With more than 6000 m of sedimentary thickness and several superimposed petroleum systems, the Neuquén Basin of Argentina has all the elements to be considered a super basin. The basin developed during the Triassic–Early Jurassic in a rift environment that generated a localized petroleum system. Continued subsidence during the Early Jurassic resulted in the first marine ingression (Los Molles Formation, total organic carbon [TOC] 1%–7%). This unit matured 120 to 55 m.y.a., before the formation of major structures, with the exception of the Huincul high. A fast marine flooding in a retroarc setting occurred during the latest Jurassic–Early Cretaceous. At its base lies the Vaca Muerta Formation, a 50- to 1000-m-thick world-class source rock, composed by calcareous shales and marls (TOC 2%–9%). This unit reached maturity at 95 Ma, when the only traps available were structures along the Huincul high or stratigraphic. A new marine ingression occurred during the Early Cretaceous, depositing bituminous shales and marls (Agrio Formation, TOC 2%–5%) that matured during the Paleogene.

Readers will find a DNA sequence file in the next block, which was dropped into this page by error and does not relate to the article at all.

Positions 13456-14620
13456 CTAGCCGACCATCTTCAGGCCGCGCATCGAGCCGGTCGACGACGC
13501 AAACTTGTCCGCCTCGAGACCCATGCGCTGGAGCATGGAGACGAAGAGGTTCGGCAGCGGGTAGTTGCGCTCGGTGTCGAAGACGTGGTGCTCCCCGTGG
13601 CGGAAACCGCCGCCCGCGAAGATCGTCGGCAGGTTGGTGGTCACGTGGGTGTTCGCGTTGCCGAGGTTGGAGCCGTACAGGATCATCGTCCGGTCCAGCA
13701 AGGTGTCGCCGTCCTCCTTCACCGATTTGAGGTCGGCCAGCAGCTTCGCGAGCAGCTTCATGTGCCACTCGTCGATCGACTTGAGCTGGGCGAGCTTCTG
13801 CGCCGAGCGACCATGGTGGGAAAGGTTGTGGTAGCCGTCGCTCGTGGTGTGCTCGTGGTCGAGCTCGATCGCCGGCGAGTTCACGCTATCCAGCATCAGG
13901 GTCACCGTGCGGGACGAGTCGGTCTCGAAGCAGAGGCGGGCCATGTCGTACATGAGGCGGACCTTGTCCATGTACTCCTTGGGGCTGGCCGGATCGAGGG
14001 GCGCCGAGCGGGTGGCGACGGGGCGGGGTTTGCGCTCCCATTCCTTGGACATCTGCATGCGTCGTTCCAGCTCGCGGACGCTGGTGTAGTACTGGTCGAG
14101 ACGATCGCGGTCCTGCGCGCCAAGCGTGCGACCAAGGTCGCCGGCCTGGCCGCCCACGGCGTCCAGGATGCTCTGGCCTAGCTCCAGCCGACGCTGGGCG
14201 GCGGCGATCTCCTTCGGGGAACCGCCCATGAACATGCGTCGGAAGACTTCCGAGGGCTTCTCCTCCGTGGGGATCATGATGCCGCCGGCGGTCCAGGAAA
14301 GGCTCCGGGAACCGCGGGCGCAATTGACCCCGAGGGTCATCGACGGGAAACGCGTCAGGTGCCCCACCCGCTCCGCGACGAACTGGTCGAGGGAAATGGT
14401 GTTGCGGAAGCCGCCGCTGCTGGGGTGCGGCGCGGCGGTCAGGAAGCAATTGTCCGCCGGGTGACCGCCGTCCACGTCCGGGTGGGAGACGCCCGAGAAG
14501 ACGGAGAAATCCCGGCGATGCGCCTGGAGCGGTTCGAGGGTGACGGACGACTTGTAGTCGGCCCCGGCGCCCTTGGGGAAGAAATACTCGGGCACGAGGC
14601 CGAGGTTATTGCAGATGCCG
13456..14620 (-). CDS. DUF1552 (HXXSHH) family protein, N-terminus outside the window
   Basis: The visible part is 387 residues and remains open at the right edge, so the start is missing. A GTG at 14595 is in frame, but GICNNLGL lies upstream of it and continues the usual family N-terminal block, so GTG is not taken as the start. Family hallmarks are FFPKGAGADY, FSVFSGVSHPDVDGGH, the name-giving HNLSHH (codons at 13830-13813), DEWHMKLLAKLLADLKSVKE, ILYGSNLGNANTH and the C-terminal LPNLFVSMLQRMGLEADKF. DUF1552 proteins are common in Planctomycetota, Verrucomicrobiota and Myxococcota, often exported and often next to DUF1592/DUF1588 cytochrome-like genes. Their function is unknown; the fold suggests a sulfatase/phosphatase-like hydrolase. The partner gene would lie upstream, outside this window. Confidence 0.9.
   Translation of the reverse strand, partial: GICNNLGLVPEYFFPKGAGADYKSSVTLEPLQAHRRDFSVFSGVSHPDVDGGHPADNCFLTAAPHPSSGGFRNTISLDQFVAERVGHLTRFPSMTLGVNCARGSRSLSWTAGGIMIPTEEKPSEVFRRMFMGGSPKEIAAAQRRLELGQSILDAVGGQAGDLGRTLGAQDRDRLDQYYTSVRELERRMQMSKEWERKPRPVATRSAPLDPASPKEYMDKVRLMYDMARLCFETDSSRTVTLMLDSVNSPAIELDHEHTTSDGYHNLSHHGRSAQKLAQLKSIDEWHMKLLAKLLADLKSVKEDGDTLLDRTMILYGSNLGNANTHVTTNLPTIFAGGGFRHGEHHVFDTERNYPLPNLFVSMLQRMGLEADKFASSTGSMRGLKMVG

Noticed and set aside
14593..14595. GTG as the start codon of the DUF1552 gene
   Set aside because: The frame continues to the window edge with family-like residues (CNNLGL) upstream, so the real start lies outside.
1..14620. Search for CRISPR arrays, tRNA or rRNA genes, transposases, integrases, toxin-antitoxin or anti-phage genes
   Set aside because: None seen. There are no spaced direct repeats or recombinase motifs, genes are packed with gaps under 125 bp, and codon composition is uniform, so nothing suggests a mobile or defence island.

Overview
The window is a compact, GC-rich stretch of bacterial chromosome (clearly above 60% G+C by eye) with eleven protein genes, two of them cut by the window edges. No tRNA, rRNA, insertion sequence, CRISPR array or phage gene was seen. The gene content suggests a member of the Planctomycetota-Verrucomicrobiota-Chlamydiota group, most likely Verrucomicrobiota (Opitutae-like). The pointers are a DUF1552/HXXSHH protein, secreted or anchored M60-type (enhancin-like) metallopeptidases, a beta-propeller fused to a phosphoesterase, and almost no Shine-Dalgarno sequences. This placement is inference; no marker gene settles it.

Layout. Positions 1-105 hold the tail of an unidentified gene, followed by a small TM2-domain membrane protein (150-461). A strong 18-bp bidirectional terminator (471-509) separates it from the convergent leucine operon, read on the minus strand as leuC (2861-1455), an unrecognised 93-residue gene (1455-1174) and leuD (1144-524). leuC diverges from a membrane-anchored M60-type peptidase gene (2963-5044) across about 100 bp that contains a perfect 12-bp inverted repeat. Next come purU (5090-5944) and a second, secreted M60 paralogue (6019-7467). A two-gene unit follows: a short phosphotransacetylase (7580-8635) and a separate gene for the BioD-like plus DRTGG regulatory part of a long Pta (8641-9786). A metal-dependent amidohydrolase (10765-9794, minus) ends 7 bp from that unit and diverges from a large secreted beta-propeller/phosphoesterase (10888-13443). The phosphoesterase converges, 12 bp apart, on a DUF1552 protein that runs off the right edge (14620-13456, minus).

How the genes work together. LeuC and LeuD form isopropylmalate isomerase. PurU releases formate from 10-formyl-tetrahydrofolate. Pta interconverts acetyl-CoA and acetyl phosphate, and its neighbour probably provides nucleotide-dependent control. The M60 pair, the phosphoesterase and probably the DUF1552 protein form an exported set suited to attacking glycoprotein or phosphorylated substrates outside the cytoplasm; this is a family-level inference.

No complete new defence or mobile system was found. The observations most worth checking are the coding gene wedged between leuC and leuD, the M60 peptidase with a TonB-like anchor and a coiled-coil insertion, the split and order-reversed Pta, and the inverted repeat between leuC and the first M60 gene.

These superimposed petroleum systems, combined with different structural settings, gave rise to numerous plays and trapping configurations that resulted in the discovery of 14 billion BOE. In addition, the unconventional potential of the Vaca Muerta is now being developed, with estimated resources of 91.5 TCF and 14.3 billion bbl of oil. The Neuquén Basin has gone through three main phases of development: conventional, tight, and unconventional. After a century of production, the basin still shows a wide variety of opportunities for both conventional and world-class unconventional plays.

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